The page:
Tuesday, January 17, 2012

So This Guy Falls Into a Hole, See

There’s great writing and there’s hokiness and what I’m about to relate will probably fall into the second category.
It’s still a great story, though.
One of my favorite television shows of all time, no secret, is “West Wing.”  The second season’s Christmas episode is one of my favorites of the series:  Deputy Chief of Staff Josh Lymon is suffering from Post Traumatic Stress Disorder and has to see a shrink when he starts breaking things in private, but on purpose.  His direct supervisor, Chief of Staff Leo McGarry, meets Josh after the session, bathed in the Christmas lights in the lobby.  Josh is on his way to recovery but embarrassed at his own behavior, and Leo, who is a recovering addict, tells Josh a story.  I’ll paraphrase.
So this guy is walking down the street and falls into a hole.  He begs people who pass by to help him out, but none of them can seem to help him.  They throw all kinds of junk down into the hole that don’t help the situation.
Then his friend sees him in the hole and jumps in.  “What are you, crazy?” asks the first guy.  “Now we’re both down here.”  “Yeah,” answers his friend, “but I’ve been here before, and I know how to get out.”
I don’t know what made me think of that.
I am probably writing the most that I have ever written in my life since college; even more than this past spring when I quit, even more than NaNoWriMo.  The writing grounds me.  While my family rots in front of video games, television, and web surfing, I pull up to my typing table and push the pen across the page, or compose blogs and reviews.  All of it, all of those words, are written for me.  I could tell the world I’m lonely, like a dried bone along the road, and I could express it in half a dozen status messages and posts and tweets but it would fall into the abyss and never hit bottom.  So I write for me.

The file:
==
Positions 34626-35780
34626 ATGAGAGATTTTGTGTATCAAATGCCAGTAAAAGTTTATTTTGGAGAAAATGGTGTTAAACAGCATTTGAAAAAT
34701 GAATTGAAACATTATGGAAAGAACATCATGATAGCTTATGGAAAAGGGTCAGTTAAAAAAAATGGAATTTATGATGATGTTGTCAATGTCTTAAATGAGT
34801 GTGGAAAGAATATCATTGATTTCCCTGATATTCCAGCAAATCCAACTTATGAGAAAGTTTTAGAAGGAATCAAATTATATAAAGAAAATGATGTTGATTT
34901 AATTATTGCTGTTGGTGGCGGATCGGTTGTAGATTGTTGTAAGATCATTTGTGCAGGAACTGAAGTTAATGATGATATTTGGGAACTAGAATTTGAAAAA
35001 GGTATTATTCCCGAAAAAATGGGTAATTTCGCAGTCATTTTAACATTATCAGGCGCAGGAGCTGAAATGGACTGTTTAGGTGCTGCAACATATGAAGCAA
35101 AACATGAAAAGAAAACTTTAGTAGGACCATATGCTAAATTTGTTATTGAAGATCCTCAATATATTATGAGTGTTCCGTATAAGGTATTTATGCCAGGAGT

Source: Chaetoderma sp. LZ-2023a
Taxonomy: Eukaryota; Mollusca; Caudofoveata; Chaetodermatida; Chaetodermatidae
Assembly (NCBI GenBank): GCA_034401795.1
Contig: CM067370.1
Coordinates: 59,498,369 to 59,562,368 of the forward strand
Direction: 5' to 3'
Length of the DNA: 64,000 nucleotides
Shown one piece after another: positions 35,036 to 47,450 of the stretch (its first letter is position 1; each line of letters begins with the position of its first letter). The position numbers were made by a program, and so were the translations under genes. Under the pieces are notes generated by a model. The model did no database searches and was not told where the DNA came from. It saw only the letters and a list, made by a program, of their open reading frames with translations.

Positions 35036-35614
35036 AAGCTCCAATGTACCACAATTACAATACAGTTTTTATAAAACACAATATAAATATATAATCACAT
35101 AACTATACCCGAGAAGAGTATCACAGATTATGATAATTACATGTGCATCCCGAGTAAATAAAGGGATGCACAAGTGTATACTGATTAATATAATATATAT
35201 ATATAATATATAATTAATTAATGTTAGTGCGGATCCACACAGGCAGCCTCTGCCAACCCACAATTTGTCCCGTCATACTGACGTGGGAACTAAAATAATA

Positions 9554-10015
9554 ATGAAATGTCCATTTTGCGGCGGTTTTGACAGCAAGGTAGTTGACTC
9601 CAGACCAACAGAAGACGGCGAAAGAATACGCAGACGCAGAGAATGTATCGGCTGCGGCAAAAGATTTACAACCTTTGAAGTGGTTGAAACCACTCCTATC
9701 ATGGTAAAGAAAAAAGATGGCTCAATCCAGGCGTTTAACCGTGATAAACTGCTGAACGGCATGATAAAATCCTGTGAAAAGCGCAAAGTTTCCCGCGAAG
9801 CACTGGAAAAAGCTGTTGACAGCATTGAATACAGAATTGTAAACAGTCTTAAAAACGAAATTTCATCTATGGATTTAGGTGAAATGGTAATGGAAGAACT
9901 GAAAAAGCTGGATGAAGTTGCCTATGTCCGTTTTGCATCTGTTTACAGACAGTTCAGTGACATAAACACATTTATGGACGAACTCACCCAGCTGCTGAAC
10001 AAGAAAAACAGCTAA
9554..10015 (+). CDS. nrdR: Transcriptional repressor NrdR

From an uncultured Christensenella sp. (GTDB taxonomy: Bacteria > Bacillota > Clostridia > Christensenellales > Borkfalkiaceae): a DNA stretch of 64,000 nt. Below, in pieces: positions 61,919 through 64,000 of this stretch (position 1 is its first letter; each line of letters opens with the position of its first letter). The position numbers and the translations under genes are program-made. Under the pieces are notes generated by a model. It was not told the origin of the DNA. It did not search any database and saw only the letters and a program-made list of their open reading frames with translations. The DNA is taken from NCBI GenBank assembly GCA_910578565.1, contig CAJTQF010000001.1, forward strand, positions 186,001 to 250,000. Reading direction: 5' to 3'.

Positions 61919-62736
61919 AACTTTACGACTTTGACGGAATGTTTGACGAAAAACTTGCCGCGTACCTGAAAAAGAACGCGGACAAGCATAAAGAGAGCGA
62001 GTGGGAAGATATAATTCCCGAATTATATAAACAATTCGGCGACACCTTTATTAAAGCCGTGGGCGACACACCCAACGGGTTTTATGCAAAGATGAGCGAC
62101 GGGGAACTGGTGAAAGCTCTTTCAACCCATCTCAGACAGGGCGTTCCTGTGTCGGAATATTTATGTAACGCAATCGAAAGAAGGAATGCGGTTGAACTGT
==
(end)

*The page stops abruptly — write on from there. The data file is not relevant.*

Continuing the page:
This weekend it began to rain.  I was so lonely that I just sat and listened to it after the television had been stilled.  The rain sounded like a friend, whispering secrets in the dark, telling me to listen, shut up and listen, Jo.  I finished reading a book this weekend and moved about my room, restless for a story to soothe myself.  I found that what I wanted I could write.  
This past summer I met a vacationing writer from Leeds, England who made friends with me immediately, no questions asked.  There seems to be no way to scare her off, regardless of what I write.  She likes my blog “Notes From Sea Level.”  I love her taste in books (Armistead Maupin), artwork (photos, sculpture, and pottery), and travel (she loves my City as much as I do).  She knows I am missing my writing groups, and she wants to stay accountable to her writing.  So every other day or so we meet on Facebook, call the gunshot from the horse-race, write like fiends for 90 minutes, and get back on Facebook to check in.
By the end of each session I’m FLYING.  But then, I’m writing the book I would read to heal right now.
Write on.

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